• SQL Server Advent Calendar 4 – Filtered Indexes

    Day 4 of my virtual advent calendar, about stuff I like in SQL Server 2008..

    Filtered indexes are indexes with a where clause, allowing you to index the part of the  table you are interested in. For example if a column can have nulls in you could create an index on it that only indexes the non-null values making the index still relevant but potentially a lot smaller at the same time. better yet if the remaining values are unique you can then make that a unique index.

    create unique index production.nullidx

    on production.product(code) 

    where production.product(code) is not null

    I have posted about this before, but I wanted to mention it again because there is an occasional problem with filtered indexes returning incorrect answers if there are more than three tables in a join.  It’s been fixed by a cumulative update which is here.

  • SQL Server Advent Calendar 5 – Analysis Services Performance

    Day 5 of my virtual advent calendar, about stuff I like in SQL Server 2008..

    Over 80% of the budget on improvements to Analysis Services in SQL Server 2008 went on improving performance. The answer was called block space computation and to understand this you should be aware that Cubes are often quite sparse so for example every customer doesn’t buy every product everyday (nice if they did!).  However in SQL server 2005 calculated members were applied to the whole cube wasting a lot of time and effort in the process.  More sophisticated users worked around this by using not empty predicates in queries with limited success.

    Block space computation fixes this by filtering the incoming query before calculated members are applied (the meat grinder in the diagram below) to it to remove any cells which have a default value in them. 

    image

    Thus calculations are only applied where they are needed and this just works behind the scenes without any user intervention. 

    So I would recommend testing your performance using an evaluation copy of SQL Server 2008 by simply backing up / restoring to the new server.

  • SQL Server Advent Calendar 1 – Dates

    There is no possible connection between databases and Christmas, so I simply wanted to share 24 my favourite bits and bobs that are in SQL Server 2008….

    The new date data types in SQL server crack a problem I have had since I started BI as there is (nearly) always a time dimension in every data warehouse. In many retail data warehouses the grain (level of detail) was reduced by grouping all transactions in a day.  The trouble is in SQL Server 2005, you had to create a date like 25/12/2008 00:00 as per dimTime in AdventureWorks

    image

    Now we a date datatype which also allows ius to store just the date and has implicit conversion form datetime to rip out the time.

    For more on the new date data types check books on line here.

  • SQL Server Advent Calendar 2 – Time

    Day 2 of my virtual advent calendar, about stuff I like in SQL Server 2008..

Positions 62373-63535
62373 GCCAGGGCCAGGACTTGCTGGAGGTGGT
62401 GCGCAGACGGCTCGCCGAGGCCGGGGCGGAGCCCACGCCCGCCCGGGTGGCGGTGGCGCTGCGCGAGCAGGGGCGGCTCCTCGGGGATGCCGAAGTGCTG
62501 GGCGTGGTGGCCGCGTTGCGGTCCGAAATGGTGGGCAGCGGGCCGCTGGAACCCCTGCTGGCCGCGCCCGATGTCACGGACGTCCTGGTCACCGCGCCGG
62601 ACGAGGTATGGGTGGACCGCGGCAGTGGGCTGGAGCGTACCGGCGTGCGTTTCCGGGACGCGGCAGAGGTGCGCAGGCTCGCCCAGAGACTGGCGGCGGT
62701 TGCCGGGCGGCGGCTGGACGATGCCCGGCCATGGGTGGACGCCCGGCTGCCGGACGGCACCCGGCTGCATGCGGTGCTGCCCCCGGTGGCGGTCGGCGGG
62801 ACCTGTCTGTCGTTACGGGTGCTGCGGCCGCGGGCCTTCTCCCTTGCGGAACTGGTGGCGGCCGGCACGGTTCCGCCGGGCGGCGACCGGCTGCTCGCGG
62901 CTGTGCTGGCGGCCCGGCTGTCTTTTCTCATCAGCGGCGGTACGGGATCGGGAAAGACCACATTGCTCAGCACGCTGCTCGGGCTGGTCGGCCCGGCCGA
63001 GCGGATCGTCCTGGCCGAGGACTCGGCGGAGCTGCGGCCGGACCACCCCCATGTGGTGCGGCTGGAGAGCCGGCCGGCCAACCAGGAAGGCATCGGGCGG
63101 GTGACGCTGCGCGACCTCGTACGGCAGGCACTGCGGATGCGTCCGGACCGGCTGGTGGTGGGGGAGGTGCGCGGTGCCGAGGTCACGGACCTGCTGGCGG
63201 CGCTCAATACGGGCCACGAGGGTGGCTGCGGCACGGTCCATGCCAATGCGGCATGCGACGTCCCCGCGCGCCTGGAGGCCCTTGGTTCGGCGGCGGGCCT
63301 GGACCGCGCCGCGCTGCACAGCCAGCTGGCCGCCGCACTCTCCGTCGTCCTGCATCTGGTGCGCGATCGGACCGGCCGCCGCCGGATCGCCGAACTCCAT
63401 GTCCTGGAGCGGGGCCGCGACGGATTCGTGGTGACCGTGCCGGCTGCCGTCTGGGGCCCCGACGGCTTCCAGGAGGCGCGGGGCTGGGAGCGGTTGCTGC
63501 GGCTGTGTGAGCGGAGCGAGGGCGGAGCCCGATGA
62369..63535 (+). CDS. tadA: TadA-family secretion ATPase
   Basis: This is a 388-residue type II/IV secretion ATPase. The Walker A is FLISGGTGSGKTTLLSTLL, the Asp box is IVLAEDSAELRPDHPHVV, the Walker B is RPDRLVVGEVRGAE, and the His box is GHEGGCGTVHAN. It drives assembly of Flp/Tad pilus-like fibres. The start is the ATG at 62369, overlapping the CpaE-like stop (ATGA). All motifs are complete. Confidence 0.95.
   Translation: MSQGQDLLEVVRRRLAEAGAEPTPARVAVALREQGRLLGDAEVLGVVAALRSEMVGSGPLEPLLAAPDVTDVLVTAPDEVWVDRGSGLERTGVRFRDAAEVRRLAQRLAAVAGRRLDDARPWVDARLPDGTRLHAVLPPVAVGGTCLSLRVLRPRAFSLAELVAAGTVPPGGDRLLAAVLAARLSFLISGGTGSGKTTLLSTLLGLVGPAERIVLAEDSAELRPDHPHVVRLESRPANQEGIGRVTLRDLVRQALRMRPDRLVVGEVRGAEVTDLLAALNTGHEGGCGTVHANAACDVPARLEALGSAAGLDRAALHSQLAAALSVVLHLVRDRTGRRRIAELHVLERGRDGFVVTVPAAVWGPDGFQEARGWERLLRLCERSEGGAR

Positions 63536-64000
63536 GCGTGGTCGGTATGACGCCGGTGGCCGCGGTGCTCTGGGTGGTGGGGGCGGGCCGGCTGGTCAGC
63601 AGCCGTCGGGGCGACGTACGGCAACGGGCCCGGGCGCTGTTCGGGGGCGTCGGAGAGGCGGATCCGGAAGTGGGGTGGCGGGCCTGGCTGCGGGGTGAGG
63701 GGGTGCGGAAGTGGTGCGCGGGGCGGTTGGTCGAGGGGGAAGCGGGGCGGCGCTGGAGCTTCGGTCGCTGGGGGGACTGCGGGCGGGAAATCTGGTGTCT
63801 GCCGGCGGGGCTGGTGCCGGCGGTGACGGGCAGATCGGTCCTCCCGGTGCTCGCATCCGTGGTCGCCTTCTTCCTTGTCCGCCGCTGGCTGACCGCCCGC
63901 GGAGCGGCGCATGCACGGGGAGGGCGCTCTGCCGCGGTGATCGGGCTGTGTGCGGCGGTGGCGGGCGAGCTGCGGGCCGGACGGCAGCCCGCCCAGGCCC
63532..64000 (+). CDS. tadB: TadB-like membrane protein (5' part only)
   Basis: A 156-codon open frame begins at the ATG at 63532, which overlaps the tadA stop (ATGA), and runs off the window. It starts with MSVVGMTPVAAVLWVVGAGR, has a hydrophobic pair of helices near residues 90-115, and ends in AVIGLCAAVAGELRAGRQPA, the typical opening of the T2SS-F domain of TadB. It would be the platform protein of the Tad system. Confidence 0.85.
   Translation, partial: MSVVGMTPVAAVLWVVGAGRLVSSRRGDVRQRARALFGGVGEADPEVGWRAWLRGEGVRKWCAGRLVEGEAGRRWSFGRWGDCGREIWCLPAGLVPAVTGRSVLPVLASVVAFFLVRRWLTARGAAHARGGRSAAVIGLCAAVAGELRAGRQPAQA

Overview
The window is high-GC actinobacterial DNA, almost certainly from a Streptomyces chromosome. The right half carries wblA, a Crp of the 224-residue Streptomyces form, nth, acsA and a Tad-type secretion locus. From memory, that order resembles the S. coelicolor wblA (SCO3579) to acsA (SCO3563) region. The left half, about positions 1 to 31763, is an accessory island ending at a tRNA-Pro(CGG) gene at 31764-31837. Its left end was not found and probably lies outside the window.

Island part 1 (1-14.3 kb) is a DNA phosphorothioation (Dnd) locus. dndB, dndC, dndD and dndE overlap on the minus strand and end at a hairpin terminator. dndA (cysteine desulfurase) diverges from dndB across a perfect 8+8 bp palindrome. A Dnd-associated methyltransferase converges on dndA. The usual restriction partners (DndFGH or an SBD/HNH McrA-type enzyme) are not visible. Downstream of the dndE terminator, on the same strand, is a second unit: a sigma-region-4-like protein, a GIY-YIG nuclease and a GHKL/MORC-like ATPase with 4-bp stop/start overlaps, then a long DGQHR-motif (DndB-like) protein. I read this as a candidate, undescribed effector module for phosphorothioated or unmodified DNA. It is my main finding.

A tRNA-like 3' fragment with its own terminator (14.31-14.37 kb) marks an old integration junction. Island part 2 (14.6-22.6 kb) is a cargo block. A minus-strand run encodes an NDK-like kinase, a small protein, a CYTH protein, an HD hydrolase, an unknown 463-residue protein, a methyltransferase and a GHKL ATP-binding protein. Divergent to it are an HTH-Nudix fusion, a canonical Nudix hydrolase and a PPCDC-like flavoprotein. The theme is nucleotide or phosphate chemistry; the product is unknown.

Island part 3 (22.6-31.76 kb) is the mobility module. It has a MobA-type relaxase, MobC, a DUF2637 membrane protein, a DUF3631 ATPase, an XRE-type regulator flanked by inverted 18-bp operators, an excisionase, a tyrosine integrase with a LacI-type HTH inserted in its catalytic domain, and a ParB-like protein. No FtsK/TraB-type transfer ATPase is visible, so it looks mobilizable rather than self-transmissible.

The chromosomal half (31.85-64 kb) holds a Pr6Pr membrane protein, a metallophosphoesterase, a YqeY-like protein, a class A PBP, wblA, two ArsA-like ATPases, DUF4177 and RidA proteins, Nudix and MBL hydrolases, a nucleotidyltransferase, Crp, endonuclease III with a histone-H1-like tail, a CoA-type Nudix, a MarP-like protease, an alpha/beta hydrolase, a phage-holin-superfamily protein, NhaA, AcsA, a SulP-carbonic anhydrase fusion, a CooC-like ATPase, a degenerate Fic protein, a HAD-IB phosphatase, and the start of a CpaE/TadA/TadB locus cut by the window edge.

Following on from my previous post, in some data warehouses there is a separate dimension for time of day, so that demand through a day can be modelled. Storing time in SQL server 2005 was a bit of a cludge typically involving picking an arbitrary date (like 1/1/1900) and then tacking the time on to the end of that.  Now there’s a separate time data type so it’s easy to store the right data and create the time dimension using a script like this:

    declare @time time = '00:00'
    declare @timekey int = 0
    declare @timegrain int =15

    if not exists
        (select  * from sys.tables where name = 'dimTimeofday')
    create table dimTimeofday( timekey int, TimeofDay time)
    while @timekey < 1440 begin   
        insert into dimTimeofday(timekey,Timeofday) values (@timekey, @time)
        set @time = dateadd(minute,@timegrain,@time)
        set @timekey += @timegrain
    end

    For more on the new time data type check books on line here.

  • SQL Server Advent Calendar 6 – Hierarchy Data Type

    Day 6 of my virtual advent calendar, about stuff I like in SQL Server 2008..

    Using a relational database to store structures like the hierarchy of a company or the product catalogue usually involves one of two techniques:

    1. Have a table for each level in the hierarchy with a foreign primary key relationship to represent the parent child relationship.  This works fine where the depth (number of levels) in the hierarchy is known.
    2. Have a self join in the table e.g. a member of staff would have the id of their manager in a manager id column which refer to the staff id of the manager in the same table.  This means that the number of levels in the hierarchy is not predetermined and so the schema doesn’t have to be changed if the business introduces new levels.

    The downside of this self join approach is that is slow to navigate and awkward to report on.  So In SQL Server 2008 there is a new HierarchyID data type. This stores the structure of the hierarchy in a system defined user defined type (UDT) like there is in SQL Server for spatial data.  and like spatial data there are three things you get:

    1. the data type itself
    2. functions to make it work e.g. tostring(), reparent(), GetParent(), GetDescendant() etc.
    3. indexing to make it fast.

    Of course this is one new feature which will require development time, but it is a lot faster and intuitive then self joins while having the same advantage of not requiring schema changes to reflect changes in the number of levels you need.

    If you want to try it then I have put a simple example in this separate article on my blog.

  • SQL Server Advent Calendar 24 – Upgrade